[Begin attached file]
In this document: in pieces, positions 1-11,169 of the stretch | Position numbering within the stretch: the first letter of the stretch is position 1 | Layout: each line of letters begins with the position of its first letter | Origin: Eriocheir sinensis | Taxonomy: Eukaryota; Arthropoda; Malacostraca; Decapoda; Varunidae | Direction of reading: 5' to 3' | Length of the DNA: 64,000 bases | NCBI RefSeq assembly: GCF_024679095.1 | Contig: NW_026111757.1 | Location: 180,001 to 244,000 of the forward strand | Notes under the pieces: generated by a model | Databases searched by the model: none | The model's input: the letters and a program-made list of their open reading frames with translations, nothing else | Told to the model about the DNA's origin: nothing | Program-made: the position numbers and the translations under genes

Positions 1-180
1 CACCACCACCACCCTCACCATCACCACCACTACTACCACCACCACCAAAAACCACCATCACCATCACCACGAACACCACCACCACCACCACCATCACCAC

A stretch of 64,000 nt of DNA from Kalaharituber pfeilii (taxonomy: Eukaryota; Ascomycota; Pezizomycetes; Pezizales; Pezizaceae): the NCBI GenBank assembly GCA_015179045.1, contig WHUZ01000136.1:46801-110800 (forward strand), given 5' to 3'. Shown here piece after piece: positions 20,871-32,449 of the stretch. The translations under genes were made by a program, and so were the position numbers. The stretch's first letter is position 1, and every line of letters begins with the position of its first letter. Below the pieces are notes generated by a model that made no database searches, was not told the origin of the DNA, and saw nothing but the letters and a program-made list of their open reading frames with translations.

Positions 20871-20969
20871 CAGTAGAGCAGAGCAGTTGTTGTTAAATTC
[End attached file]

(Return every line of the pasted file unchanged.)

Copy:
In this document: in pieces, positions 1-11,169 of the stretch | Position numbering within the stretch: the first letter of the stretch is position 1 | Layout: each line of letters begins with the position of its first letter | Origin: Eriocheir sinensis | Taxonomy: Eukaryota; Arthropoda; Malacostraca; Decapoda; Varunidae | Direction of reading: 5' to 3' | Length of the DNA: 64,000 bases | NCBI RefSeq assembly: GCF_024679095.1 | Contig: NW_026111757.1 | Location: 180,001 to 244,000 of the forward strand | Notes under the pieces: generated by a model | Databases searched by the model: none | The model's input: the letters and a program-made list of their open reading frames with translations, nothing else | Told to the model about the DNA's origin: nothing | Program-made: the position numbers and the translations under genes

Positions 1-180
1 CACCACCACCACCCTCACCATCACCACCACTACTACCACCACCACCAAAAACCACCATCACCATCACCACGAACACCACCACCACCACCACCATCACCAC

A stretch of 64,000 nt of DNA from Kalaharituber pfeilii (taxonomy: Eukaryota; Ascomycota; Pezizomycetes; Pezizales; Pezizaceae): the NCBI GenBank assembly GCA_015179045.1, contig WHUZ01000136.1:46801-110800 (forward strand), given 5' to 3'. Shown here piece after piece: positions 20,871-32,449 of the stretch. The translations under genes were made by a program, and so were the position numbers. The stretch's first letter is position 1, and every line of letters begins with the position of its first letter. Below the pieces are notes generated by a model that made no database searches, was not told the origin of the DNA, and saw nothing but the letters and a program-made list of their open reading frames with translations.

Positions 20871-20969
20871 CAGTAGAGCAGAGCAGTTGTTGTTAAATTC